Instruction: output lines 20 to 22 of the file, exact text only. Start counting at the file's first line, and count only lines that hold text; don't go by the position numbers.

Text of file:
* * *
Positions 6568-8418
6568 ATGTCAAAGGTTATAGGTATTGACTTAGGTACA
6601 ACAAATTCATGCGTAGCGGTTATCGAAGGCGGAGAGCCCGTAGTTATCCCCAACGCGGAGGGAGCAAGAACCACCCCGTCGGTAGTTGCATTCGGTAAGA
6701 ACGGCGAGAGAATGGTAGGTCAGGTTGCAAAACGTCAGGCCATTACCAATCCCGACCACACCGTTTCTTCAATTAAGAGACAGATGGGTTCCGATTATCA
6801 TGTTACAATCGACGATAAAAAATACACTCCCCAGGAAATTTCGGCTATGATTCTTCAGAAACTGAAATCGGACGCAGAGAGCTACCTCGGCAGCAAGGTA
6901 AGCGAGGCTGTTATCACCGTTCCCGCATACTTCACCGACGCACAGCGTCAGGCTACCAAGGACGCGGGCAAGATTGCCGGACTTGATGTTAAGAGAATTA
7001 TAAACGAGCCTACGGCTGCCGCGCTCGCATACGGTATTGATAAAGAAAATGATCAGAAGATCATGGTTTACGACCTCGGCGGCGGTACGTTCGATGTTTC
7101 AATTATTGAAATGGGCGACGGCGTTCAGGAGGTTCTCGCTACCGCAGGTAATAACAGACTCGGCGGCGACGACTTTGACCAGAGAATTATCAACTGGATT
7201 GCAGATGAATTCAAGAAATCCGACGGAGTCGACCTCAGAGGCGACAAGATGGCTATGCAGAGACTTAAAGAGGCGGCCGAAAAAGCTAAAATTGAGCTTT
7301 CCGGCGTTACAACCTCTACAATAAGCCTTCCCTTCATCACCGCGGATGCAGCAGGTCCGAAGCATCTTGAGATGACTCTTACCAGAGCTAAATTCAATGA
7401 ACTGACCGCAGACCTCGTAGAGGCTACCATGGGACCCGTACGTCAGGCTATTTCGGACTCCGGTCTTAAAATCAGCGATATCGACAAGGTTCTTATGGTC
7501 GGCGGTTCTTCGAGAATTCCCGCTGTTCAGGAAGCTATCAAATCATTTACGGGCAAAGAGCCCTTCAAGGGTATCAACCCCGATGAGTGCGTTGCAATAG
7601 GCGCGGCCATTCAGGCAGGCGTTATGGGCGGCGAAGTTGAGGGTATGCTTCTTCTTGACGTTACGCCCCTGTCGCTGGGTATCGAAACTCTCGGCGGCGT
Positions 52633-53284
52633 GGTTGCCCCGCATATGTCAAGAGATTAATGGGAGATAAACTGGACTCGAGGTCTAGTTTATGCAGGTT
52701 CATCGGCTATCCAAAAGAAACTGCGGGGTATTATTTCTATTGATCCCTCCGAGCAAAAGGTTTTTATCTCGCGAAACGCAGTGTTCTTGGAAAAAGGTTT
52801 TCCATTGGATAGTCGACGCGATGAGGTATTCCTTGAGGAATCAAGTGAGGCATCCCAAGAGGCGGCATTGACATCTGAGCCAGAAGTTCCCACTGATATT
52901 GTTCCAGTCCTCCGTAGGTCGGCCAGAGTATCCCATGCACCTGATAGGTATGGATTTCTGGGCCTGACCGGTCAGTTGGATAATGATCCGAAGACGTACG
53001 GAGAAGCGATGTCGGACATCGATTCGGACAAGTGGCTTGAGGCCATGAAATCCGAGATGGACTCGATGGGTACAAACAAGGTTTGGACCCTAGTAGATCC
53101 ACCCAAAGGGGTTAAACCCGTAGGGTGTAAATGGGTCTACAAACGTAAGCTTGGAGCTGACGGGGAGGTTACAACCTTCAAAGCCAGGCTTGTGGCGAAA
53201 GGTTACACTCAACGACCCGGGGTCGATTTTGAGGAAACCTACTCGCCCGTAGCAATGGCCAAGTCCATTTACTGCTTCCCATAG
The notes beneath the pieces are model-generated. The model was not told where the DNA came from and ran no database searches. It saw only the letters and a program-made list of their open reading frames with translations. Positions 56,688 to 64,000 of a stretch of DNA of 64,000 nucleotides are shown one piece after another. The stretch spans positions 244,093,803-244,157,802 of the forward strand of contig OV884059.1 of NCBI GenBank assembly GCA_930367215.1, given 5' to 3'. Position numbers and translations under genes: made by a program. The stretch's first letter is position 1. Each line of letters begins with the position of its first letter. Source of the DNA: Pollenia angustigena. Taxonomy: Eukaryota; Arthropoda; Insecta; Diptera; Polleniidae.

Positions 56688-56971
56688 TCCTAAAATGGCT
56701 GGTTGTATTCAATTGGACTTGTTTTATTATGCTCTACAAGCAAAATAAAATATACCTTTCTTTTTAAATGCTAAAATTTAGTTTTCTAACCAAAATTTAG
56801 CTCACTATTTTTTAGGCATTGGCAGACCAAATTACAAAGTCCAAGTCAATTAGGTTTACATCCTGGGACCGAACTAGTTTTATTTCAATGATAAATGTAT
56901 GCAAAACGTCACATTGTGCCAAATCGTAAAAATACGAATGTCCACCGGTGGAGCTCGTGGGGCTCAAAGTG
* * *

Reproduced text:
53101 ACCCAAAGGGGTTAAACCCGTAGGGTGTAAATGGGTCTACAAACGTAAGCTTGGAGCTGACGGGGAGGTTACAACCTTCAAAGCCAGGCTTGTGGCGAAA
53201 GGTTACACTCAACGACCCGGGGTCGATTTTGAGGAAACCTACTCGCCCGTAGCAATGGCCAAGTCCATTTACTGCTTCCCATAG
The notes beneath the pieces are model-generated. The model was not told where the DNA came from and ran no database searches. It saw only the letters and a program-made list of their open reading frames with translations. Positions 56,688 to 64,000 of a stretch of DNA of 64,000 nucleotides are shown one piece after another. The stretch spans positions 244,093,803-244,157,802 of the forward strand of contig OV884059.1 of NCBI GenBank assembly GCA_930367215.1, given 5' to 3'. Position numbers and translations under genes: made by a program. The stretch's first letter is position 1. Each line of letters begins with the position of its first letter. Source of the DNA: Pollenia angustigena. Taxonomy: Eukaryota; Arthropoda; Insecta; Diptera; Polleniidae.